Highland Council is to invest £2.3 million in building a range of small solar farms across its estate after agreeing on a scheme that aims to make more than £4 million for the council over 20 years.
The council’s current plans would see 2.5MW of solar built, comprising ten 250kWp arrays built on land that according to Councillor Bob Lobban, chairman of the authority’s redesign board, could not be used for anything else.
A total of 37 locations throughout the council estate have been identified, with the final sites yet to be selected. This number could rise after consultations are carried out with residents to decide where the new solar arrays could be located.
“There's been no decision made on where we might put them, this is all open for consultation with local members [as] in general, local members know more about their local communities than anyone else,” Lobban told Solar Power Portal.
Instead of a power purchase agreement model, which would not require the council to put up any upfront capital to pay for the new sites, Highland Council will enter into long term borrowing agreements with ‘cheap’ interest rates in order to make a profit.
With these funds easily accessible, installations will be dictated by how long the site selection process takes, but Lobban expects the first sites to be completed before the end of 2018, with net profits to be achieved each year of the 20-year lifespan of the panels.
"The council has the ability to borrow funds, it's more about the selection of the sites, which could be reasonably lengthy. But I imagine by the end of this year at the absolute latest you will see Highland Council with sites with solar panels.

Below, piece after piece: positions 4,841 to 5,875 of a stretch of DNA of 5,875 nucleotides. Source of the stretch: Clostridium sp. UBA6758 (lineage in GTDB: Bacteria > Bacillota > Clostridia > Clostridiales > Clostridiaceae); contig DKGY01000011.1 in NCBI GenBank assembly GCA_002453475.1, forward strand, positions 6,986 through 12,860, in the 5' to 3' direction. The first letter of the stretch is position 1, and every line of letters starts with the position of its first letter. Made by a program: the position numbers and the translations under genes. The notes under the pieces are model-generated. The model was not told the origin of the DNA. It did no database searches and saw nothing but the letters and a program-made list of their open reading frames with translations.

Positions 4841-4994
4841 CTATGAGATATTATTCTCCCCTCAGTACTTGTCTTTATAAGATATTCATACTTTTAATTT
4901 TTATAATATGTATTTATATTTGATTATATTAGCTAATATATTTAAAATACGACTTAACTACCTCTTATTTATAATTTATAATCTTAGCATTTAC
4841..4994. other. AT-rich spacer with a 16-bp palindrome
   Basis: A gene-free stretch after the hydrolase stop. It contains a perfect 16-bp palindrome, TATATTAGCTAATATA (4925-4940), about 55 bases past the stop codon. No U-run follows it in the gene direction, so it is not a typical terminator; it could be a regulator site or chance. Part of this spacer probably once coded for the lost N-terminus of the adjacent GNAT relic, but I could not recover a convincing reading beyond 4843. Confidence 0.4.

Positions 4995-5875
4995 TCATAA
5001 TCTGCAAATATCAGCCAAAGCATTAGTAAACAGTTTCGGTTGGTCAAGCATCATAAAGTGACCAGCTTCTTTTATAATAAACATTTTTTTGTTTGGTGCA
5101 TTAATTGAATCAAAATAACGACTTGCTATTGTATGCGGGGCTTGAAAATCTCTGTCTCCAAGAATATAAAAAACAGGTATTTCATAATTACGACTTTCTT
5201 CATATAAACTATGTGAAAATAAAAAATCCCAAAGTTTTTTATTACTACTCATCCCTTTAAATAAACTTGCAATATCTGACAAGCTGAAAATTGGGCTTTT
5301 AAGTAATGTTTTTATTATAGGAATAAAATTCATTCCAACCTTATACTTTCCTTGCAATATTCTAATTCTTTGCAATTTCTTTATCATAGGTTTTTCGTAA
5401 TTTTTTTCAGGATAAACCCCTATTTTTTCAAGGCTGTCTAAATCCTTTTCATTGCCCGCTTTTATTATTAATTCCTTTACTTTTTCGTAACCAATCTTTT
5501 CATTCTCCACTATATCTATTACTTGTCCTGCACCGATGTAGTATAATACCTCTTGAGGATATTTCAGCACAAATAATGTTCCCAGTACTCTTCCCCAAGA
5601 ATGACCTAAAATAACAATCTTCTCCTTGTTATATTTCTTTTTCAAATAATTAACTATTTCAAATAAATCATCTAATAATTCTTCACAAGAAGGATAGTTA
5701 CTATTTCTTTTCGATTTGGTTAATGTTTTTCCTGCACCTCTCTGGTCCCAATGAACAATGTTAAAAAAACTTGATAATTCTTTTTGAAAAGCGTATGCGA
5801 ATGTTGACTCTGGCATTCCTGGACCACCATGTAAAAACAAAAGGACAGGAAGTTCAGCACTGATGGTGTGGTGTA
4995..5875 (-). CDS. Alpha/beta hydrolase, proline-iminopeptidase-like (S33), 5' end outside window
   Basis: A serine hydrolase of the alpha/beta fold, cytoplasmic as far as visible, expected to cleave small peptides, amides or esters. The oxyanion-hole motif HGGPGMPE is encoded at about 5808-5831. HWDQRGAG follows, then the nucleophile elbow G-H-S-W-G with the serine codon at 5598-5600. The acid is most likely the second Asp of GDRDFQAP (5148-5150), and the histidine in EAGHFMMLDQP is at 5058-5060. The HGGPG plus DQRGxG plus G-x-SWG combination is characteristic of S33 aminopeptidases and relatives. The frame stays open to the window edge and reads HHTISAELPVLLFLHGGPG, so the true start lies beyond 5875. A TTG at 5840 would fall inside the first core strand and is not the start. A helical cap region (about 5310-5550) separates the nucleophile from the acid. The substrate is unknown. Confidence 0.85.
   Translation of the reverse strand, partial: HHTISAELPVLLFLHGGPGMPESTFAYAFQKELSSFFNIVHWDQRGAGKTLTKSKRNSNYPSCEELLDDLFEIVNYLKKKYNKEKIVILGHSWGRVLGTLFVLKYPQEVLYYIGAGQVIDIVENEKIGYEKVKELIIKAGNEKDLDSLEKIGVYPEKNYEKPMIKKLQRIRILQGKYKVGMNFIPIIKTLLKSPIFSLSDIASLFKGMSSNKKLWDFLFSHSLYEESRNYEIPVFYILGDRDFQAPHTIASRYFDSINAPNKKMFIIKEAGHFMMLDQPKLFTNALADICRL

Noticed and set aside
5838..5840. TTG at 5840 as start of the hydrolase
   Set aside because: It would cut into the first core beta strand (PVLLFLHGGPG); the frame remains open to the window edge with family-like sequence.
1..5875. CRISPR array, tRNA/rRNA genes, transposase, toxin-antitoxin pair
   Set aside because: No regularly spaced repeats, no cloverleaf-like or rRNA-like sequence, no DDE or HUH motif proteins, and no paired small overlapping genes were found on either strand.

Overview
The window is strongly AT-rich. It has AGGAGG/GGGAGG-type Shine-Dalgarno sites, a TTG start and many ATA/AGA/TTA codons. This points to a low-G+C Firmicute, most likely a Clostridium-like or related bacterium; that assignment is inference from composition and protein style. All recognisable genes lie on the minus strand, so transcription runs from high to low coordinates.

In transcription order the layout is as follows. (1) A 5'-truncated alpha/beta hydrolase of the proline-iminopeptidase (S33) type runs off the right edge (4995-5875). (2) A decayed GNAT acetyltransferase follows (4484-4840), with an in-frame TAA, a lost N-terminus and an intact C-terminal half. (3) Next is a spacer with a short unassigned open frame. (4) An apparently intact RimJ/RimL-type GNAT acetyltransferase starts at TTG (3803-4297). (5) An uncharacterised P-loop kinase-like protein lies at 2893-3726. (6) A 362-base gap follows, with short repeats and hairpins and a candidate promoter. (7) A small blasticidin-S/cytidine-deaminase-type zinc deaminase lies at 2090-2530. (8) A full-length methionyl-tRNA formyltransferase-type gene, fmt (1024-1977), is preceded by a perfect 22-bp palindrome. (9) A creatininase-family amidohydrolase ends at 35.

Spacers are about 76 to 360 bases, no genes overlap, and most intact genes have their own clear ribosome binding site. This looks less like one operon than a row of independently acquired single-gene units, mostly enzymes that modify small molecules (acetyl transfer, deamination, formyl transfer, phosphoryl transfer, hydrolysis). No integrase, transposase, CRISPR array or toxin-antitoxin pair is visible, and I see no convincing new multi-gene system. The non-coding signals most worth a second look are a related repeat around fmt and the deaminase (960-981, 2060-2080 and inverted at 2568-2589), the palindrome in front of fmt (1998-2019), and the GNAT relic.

“We'll be rolling them out dotted across various places, Highland Council is a large land owner and we have a lot of alternative sites,” he said.
The estimated ~£4 million over the lifespan of the projects is mainly gained from the savings made from the council generating its own electricity, as well as some small feed-in tariff income, and will add the small number of rooftop solar arrays the council has already installed.
The investment forms part of a plan that would have seen the council set up its own energy company, which would generate, sell and distribute electricity to local communities to provide low cost energy and make money for the council.
However, the Scottish government’s recent announcement to create a publicly-owned, not-for-profit energy company to deliver renewable energy to Scottish customers has put these plans on hold.
Lobban said: “We intended effectively to form an integrated energy company but with the Scottish government proposals that makes it more difficult for us as a council, but obviously the Scottish government's team can provide immense benefits.
“We're still interested in generating electricity. The sun does shine occasionally…it’s a good investment for us.”